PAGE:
The minority differences are represented. In IFRS, it must be within equity between the liabilities and equity, whereas in the US GAAP, it is outside of equity all the time between the liabilities and equity.
Another major difference arises in the potential voting rights. This is whereby, in IFRS, it is exercised in consideration of the assessing control, whereas, in the US GAAP, this is not considered until it is actually exercised. The general approach is completely different. For the IFRS, this approach is through highly principle-based standards whose guidance for application is in fact, limited; but for the US GAAP, the general approach has standards which are obviously rule-based.
The initial adoption also comes with some differences, where the IFRS goes with general principle, which has basically full-retrospective application. There is always no given specific standard for the US GAAP. For the compensation of the cost capitalization, IFSR will give room for it, subject to the requirements of various IFRSs, whereas, US GAAP, will give room for compensation, but subject to other requirements of US GAAP-which will actually be different from IFRS.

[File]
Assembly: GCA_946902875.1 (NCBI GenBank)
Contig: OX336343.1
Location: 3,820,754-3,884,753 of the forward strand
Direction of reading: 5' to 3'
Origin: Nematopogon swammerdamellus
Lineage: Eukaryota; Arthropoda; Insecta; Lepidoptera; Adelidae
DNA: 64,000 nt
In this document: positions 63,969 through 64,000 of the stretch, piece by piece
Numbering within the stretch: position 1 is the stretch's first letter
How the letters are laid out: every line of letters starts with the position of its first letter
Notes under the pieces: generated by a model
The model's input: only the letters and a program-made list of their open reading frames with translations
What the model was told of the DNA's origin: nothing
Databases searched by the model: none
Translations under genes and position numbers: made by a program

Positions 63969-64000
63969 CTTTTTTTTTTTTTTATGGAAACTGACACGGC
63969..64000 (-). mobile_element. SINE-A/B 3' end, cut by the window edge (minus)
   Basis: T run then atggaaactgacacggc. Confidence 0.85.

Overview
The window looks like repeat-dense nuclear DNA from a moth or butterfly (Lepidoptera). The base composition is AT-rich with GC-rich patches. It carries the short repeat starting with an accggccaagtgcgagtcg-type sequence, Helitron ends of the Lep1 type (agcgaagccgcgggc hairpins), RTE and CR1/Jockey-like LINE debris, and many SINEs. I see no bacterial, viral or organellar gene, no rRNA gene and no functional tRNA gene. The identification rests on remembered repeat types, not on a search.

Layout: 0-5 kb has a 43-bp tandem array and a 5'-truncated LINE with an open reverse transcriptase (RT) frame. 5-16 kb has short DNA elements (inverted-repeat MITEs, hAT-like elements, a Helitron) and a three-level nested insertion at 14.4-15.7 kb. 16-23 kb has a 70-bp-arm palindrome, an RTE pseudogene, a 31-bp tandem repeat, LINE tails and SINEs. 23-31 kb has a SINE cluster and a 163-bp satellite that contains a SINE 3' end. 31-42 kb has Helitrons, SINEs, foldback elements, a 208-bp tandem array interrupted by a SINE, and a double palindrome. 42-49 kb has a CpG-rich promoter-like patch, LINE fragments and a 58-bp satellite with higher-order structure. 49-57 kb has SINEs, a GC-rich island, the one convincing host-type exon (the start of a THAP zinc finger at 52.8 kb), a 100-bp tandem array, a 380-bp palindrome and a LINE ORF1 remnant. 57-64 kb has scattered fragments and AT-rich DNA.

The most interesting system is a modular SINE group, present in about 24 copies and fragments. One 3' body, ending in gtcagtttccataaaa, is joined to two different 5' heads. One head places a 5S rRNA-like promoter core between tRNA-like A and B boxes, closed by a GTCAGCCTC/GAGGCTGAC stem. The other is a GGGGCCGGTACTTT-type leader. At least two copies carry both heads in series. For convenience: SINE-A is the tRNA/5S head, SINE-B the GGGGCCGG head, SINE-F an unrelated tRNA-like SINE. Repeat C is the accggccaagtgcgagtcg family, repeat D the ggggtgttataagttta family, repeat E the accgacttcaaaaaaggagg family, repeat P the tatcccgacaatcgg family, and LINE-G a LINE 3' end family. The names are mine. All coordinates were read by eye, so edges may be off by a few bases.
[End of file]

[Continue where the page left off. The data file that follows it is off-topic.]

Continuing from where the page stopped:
The share-based payment arrangement in statement of financial position of the company is classified with variation between the two, whereby, in the IFRS, it will always focus on whether an award can be settled using cash. But for the US GAAP, there are always plenty of detailed requirements that may result in more share-based arrangements, whose classification is liability.
In spite of that, it can provide specific exceptions from the liability classification for the arrangement, which comprise of features that are cash-settlement. We have got some variation when it comes to the recognition of the payroll taxes whereby, in IFRS there is strictly no specific guidance, but in most cases, are recognized as the compensation cost or at grant date-which actually depend on the obligation terms. But the US GAAP will need recognition when the events are obligated, or rather, when exercise of an award will occur.